Ashley Nicole DeLeon

MULTNOMAH COUNTY gets a lot of use out of its shackles.

As a matter of course, prisoners who have hearings in the county courthouse have their hands cuffed, their legs in irons, and their arm movement constrained by a third chain around their waist. They are marched through the courthouse’s public hallways like this, and—unless appearing before a jury—typically remain at least partially restrained throughout their hearings.

It’s been this way for years, but the county’s shackling policy—along with the policies of an untold number of courts—has been ruled unconstitutional.

In a recent opinion that could snarl the operation of criminal justice, the federal Ninth Circuit Court of Appeals recently found that it’s against the law for courts to uniformly require prisoners to appear in restraints, as happens in Multnomah and other counties in Oregon. Instead, the court found, judges who want to ensure safety by shackling a defendant in court must decide on a case-by-case basis whether that prisoner is a threat.

“Before a presumptively innocent defendant may be shackled, the court must make an individualized decision that a compelling government purpose would be served and that shackles are the least restrictive means for maintaining security and order in the courtroom,” reads the opinion, filed on May 31.

The concept isn’t foreign in Oregon. Not long after the appeals court’s opinion, Governor Kate Brown signed a bill into law prohibiting the shackling of juvenile defendants in court, barring special circumstances.

But the Ninth Circuit ruling, which holds sway over state and federal courts in much of the Western United States, has caused serious concerns about how to comply.

“The most difficult part of it is the notion that they’re going to be individualized discussions,” says Edward Jones, the county’s chief criminal judge. “We’re moving dozens of people a day, and on some days hundreds. How that actually works in practice is a little problematic.”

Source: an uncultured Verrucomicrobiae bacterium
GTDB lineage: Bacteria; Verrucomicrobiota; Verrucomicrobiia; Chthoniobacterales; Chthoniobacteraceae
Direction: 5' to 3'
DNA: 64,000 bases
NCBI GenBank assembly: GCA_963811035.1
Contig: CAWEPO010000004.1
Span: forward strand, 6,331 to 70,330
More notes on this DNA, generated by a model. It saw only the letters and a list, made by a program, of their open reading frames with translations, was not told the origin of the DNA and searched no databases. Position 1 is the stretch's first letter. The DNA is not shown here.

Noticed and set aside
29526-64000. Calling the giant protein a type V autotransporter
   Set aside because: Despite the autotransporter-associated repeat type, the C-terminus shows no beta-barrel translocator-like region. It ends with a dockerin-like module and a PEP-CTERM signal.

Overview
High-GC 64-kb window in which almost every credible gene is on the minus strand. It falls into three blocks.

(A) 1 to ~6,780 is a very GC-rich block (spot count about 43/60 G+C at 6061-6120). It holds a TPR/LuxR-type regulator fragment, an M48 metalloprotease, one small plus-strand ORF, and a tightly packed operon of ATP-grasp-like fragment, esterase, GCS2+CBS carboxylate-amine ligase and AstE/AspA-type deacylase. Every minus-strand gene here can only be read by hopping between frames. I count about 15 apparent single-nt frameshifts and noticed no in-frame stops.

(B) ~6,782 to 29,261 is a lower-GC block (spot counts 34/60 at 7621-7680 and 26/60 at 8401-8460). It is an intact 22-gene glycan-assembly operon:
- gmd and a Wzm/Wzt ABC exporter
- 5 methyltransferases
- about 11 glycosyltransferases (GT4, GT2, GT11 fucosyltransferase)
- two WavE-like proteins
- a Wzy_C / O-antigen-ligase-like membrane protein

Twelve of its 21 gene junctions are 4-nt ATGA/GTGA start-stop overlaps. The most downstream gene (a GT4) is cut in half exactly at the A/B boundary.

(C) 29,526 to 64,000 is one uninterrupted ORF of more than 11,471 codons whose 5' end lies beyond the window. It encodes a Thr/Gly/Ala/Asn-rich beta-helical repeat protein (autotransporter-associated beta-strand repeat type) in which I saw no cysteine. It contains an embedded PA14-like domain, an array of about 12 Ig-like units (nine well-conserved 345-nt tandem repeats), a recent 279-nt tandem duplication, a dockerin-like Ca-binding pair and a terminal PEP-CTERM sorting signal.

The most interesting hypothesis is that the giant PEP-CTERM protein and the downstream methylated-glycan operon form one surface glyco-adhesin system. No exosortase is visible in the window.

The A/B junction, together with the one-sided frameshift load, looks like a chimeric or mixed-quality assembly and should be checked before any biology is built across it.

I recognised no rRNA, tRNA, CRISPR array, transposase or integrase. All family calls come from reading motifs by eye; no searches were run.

Multnomah County’s reliance on shackling is based partly on its century-old courthouse. The building isn’t connected to the jail, and doesn’t have hallways specifically for moving prisoners to court and back, as many newer facilities do. That means county corrections deputies move shackled prisoners through the same corridors that other visitors use.

Under the Ninth Circuit ruling, that’s fine. The appeals court limited its ruling to court appearances—not how people are transported to them. Even so, the opinion presents special concerns for the Multnomah County Sheriff’s Office (MCSO), justice officials say.

By fully restraining inmates, the MCSO can cut down on the number of deputies needed to ferry them to court hearings and back. If defendants are now unshackled during those hearings, the sheriff’s office is exploring whether it will either have to hire more corrections staff or reduce how many inmates can be transported in a given day.

“These are things we have to consider,” says Lt. Chad Gaidos, a spokesperson for the MCSO. “It’s a big change in practice for everyone involved in that system.”

Given the tricky logistics of prisoner transport, local defense attorneys haven’t mounted an assault on the county’s practice of shackling adult defendants.